Fruit Walls: Urban Farming in the 1600s

For centuries before modern greenhouse glass, urban farmers harvested solar energy using walls with thermal mass.

| Summer 2017


These pear trees benefit from the warm microclimate created by the brick fruit wall.

Photo by Flickr/isamiga76

From the 16th to the 20th century, urban farmers in Europe grew Mediterranean fruits and vegetables as far north as England and the Netherlands. They grew these crops by planting them next to massive “fruit walls,” which stored the heat from the sun and released it at night, creating a microclimate that could increase the temperature near the walls by up to 22 degrees Fahrenheit as compared to the surrounding area. Later, greenhouses built against the fruit walls further improved yields by capturing and storing energy from the sun even more effectively.

It was only at the very end of the 19th century that the greenhouse turned into a fully glazed and artificially heated building. Modern glass greenhouses require massive inputs of energy for heating, especially because they’re often located in temperate climates with cold winters, plus many require artificial lighting and humidity control. Heating a building that’s entirely made of glass is very energy-intensive because glass has a limited insulation value. Even if it’s triple-glazed, glass loses much more heat than an insulated wall.

Fruit Wall Technology

The design of the modern greenhouse is strikingly different than the technology it evolved from. Initially, the quest to produce warm-weather crops in temperate regions  (and to extend the growing season of local crops) didn’t involve any glass at all. In 1561 (during the apex of the so-called Little Ice Age, a period of exceptional cold in Europe that lasted from about 1300 to 1850), Swiss botanist Conrad Gesner described the effect of sun-heated walls on the ripening of figs and currants, which matured faster than when they were planted farther from the wall.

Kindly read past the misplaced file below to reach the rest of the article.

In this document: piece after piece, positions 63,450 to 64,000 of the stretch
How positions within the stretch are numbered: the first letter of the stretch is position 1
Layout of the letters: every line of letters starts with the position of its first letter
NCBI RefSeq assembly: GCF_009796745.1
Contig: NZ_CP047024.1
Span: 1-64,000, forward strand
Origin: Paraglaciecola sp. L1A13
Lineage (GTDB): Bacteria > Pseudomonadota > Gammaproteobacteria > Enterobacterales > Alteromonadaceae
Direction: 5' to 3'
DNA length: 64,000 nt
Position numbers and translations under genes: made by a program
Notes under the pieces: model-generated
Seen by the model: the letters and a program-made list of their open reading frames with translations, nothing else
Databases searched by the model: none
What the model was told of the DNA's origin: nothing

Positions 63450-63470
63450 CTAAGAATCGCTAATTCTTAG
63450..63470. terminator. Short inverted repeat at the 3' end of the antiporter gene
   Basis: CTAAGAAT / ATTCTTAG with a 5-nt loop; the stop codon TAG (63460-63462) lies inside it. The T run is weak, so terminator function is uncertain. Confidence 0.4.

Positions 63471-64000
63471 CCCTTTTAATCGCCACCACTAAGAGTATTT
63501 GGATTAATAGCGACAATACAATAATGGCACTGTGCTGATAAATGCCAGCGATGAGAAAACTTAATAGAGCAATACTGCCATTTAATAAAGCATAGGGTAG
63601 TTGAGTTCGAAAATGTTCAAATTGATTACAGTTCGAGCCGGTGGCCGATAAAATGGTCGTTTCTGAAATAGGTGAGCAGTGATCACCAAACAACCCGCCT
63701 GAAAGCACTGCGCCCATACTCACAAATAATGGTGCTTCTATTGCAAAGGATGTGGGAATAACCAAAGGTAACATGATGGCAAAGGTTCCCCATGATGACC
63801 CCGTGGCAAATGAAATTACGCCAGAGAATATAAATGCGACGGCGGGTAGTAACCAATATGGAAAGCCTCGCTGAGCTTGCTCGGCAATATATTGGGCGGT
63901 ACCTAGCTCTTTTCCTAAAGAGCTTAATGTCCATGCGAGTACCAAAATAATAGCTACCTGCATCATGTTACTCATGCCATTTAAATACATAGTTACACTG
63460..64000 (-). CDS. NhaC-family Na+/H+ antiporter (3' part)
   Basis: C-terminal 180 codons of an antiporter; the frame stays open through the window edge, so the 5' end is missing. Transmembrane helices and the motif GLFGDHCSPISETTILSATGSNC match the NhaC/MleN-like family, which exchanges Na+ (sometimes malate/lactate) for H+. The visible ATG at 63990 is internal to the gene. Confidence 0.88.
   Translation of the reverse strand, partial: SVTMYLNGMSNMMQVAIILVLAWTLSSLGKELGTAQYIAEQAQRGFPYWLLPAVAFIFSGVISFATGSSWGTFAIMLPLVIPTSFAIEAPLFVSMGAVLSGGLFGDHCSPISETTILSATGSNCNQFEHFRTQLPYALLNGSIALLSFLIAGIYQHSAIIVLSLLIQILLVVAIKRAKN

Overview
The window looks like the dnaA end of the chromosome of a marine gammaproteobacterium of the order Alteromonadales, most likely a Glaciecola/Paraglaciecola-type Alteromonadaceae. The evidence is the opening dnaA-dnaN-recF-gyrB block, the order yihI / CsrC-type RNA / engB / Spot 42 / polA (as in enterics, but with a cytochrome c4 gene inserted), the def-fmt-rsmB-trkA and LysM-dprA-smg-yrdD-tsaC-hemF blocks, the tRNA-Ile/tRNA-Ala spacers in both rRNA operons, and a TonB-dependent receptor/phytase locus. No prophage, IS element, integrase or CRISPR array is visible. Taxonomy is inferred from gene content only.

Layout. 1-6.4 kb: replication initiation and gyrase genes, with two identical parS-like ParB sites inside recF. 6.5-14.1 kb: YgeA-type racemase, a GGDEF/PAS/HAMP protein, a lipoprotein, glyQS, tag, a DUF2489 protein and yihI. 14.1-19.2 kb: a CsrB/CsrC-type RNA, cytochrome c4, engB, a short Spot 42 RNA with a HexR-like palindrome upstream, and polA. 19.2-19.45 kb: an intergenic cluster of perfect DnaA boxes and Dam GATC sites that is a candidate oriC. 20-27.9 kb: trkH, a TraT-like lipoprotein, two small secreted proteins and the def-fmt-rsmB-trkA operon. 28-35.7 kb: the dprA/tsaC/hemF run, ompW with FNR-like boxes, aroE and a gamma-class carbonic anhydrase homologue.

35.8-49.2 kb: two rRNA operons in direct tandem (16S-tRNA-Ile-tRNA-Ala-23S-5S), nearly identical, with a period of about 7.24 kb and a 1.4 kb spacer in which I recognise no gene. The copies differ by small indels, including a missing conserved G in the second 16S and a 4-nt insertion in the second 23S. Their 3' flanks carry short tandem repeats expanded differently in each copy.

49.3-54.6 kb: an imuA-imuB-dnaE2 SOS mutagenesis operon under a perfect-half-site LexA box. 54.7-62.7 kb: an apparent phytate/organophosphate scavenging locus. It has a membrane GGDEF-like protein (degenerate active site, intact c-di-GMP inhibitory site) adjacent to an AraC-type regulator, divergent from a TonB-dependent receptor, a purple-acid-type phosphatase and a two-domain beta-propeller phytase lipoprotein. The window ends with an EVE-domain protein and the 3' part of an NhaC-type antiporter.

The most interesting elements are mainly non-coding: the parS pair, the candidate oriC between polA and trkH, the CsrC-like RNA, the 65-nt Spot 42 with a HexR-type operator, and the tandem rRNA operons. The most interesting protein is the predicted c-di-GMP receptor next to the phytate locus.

Gesner’s observation led to the emergence of fruit walls in Northwestern Europe. By planting fruit trees close to these specially built walls with high thermal mass and southern exposure, a microclimate was created that allowed the cultivation of Mediterranean fruits in temperate climates. The French quickly started to refine the technology by pruning the branches of fruit trees so they could be attached to a wooden frame on the wall. This practice, known as “espalier,” allowed them to optimize the use of available space and to further improve upon the growing conditions.

These fruit walls reflected sunlight during the day. They also absorbed solar energy, which was then slowly released as heat during the night, preventing frost damage. Consequently, a warmer microclimate was created on the southern side of the wall. Fruit walls also protected crops from cold northern winds, and protruding roof tiles or wooden canopies were sometimes used to shield the fruit trees from heavy rain, hail, and bird droppings.

Peach Walls in Paris

Initially, fruit walls appeared in the gardens of the wealthy, such as at the Palace of Versailles in France. However, some French regions later developed an urban farming industry based on fruit walls. The most spectacular example was Montreuil, a suburb of Paris, where peaches were grown on a massive scale. Montreuil had more than 370 miles of fruit walls by the 1870s when the industry reached its peak. The 740-acre maze of jumbled-up walls was so confusing for outsiders that the Prussian army went around Montreuil during the Siege of Paris in 1870.

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